- 32 Photos
- A parting shot of the tornado in Stafford County, Va. (Photo: Scot Gonzales /ABC7 viewers | Date: Apr. 27, 2011)
This week’s tragic tornado outbreak with the number of fatalities rising to over 300 will be one of the greatest losses of life from a tornado outbreak in U.S. history.
How could this happen with all the advances in meteorology, the vast network of Doppler radars, warning systems and preparedness? And is this outbreak something to do with climate change or global warming?
First, a look at the destruction of a highly populated area such as Tuscaloosa, Ala. The tornado that tore through Tuscaloosa was likely an EF-5, bringing winds of over 200 mph. Dr. Howard Bluestein, a long time tornado researcher, and others have measured winds speeds of 300 mph with research Doppler radars.
A category 1 hurricane has winds of 74 mph or higher, so imagine something with almost 20 times the power and force of a hurricane. Very few structures we build can remain standing in the face of an EF-5 tornado with winds of 200-300 mph. The great loss of life is caused in part by debris, wood, trees, even rocks being propelled to speeds of 100-200 mph in the heart of these monsters. Here is a video example.
Even with warnings of almost 30 minutes, as was given by the National Weather Service watching these terrible storms on NEXRAD Doppler radars, it was impossible for some people to survive a direct hit by an EF-5 tornado, even in a home with modern construction, unless they were in an underground storm cellar, a protected area of the basement.
There will be many stories to come of debris and personal belongings being carried sometimes hundreds of miles by such deadly storms. The many direct hits we have seen of cities such as Tuscaloosa, Birmingham, and Memphis this month should do away with the myth that tornadoes don’t hit large cities.
Not only the ferocity of the this high-powered tornado, but the length and life of its path was the cause of such a terrible loss of life.
Scientists are learning more and more about what causes a tornado “tornadogenesis." Preparing a densely populated area for a once-in-500-years event is a challenge.
Now the climate change/global warming question. Andrew Freedman with Climate Central wrote Friday:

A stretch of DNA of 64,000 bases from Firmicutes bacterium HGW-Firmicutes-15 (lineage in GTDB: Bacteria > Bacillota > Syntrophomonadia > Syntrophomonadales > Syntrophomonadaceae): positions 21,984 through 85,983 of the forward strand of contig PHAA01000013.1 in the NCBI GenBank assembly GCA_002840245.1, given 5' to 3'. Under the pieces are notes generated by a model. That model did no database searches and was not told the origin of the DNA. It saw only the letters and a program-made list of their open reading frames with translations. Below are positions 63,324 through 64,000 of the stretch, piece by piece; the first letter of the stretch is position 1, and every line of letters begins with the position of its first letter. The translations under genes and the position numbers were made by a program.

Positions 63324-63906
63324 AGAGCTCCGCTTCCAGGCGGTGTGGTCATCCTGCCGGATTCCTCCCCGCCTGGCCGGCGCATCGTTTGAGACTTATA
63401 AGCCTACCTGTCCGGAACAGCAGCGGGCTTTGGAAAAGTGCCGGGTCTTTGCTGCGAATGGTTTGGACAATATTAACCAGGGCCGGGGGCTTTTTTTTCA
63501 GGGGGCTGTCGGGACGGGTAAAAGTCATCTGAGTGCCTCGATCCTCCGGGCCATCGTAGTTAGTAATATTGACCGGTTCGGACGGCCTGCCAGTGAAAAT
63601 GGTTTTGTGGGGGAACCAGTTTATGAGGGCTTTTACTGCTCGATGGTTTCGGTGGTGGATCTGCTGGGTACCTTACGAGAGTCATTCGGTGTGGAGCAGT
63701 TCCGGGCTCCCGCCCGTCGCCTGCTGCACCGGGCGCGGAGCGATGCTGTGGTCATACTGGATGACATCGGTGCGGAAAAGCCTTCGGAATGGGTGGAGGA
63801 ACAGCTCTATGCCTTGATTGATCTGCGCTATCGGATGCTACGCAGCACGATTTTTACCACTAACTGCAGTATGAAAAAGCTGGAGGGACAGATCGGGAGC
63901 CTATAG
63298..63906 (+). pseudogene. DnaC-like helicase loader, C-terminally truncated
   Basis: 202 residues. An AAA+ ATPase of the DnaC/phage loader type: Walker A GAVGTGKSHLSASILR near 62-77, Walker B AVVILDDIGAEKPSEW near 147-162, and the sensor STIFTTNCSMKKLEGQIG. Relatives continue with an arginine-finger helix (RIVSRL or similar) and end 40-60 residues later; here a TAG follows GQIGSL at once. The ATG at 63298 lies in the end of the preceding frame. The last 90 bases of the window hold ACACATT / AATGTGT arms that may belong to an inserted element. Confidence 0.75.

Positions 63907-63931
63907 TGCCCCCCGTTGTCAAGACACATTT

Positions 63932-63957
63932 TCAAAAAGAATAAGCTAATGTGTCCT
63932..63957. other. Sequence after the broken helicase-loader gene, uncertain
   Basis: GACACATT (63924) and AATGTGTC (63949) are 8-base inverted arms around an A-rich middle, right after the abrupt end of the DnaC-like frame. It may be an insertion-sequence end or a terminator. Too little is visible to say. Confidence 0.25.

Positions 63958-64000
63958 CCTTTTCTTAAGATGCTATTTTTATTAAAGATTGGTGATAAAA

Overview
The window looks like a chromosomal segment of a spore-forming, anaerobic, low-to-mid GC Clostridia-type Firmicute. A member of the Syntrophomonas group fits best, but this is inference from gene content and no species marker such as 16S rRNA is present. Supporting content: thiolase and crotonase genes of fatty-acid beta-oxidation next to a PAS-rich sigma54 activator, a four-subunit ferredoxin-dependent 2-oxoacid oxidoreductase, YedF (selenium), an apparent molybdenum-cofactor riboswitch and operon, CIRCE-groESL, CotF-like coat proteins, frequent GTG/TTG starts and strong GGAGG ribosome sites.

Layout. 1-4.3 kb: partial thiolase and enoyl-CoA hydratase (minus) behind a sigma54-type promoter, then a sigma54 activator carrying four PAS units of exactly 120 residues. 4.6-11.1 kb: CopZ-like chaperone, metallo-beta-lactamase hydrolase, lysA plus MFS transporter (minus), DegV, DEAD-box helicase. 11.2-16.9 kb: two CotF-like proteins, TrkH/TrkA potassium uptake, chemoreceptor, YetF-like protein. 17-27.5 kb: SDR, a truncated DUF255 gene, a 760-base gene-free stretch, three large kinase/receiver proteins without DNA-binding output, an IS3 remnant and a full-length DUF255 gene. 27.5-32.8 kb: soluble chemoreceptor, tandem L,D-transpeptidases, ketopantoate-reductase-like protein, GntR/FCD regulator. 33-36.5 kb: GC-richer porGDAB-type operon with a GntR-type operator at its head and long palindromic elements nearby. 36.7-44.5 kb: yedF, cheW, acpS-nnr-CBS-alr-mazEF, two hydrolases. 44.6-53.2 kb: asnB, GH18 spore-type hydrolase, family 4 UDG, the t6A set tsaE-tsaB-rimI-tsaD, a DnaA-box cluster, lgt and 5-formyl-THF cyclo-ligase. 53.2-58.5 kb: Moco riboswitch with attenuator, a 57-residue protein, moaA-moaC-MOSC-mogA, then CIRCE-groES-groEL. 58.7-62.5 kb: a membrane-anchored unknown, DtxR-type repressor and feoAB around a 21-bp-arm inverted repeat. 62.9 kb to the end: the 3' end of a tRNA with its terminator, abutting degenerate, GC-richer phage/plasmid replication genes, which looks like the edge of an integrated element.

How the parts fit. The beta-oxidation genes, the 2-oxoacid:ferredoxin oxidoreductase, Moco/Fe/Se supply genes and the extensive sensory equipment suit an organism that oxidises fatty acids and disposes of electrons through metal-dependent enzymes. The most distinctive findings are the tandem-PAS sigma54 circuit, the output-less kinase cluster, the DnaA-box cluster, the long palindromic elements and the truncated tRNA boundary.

Climate change is already changing the environment in which severe thunderstorms and their associated tornadoes form, and it's bound to have some sort of influence on tornado frequency or strength. But as of now, no discernible trend has been detected in the observational data, and studies of how tornadoes will fare in a warmer world show somewhat conflicting results.”
I have done interviews with Andrew and he has a wonderful blog post about the subject.
This year being a La Nina year does seem to increase the probability of early-season and strong tornadoes, based on recent research, and the water temperature of the Gulf of Mexico is also a bit warming than average right now. Some areas in southern Alabama are already at 80 degrees. The source of the warm, humid air that is the fuel for the monster thunderstorms.
Some may ask: Why we can’t do something about these killer storms? The answer is, they are more powerful than anything we can create. The tornado, even an EF-5 monster, is but a tiny part of a massive storm that may be 20 miles in diameter, extend some 10 miles high to the top of the atmosphere, and be rotating. It generates tens of lightning bolts per second, millions of tons of hail, extreme turbulence, gulpes ten cubic miles of air every minute and releases power comparably to that of nuclear weapons. Imagine trying to stop or change this. And if somehow we could change the path of a tornado, do we know where it would go?
We have to continue learning more to give even more advance warning. Better communicate the extreme and life-threatening danger not only for tornadoes but for all dangerous weather events. And in the end, prepare and hope a tornado doesn’t come near our neighborhoods.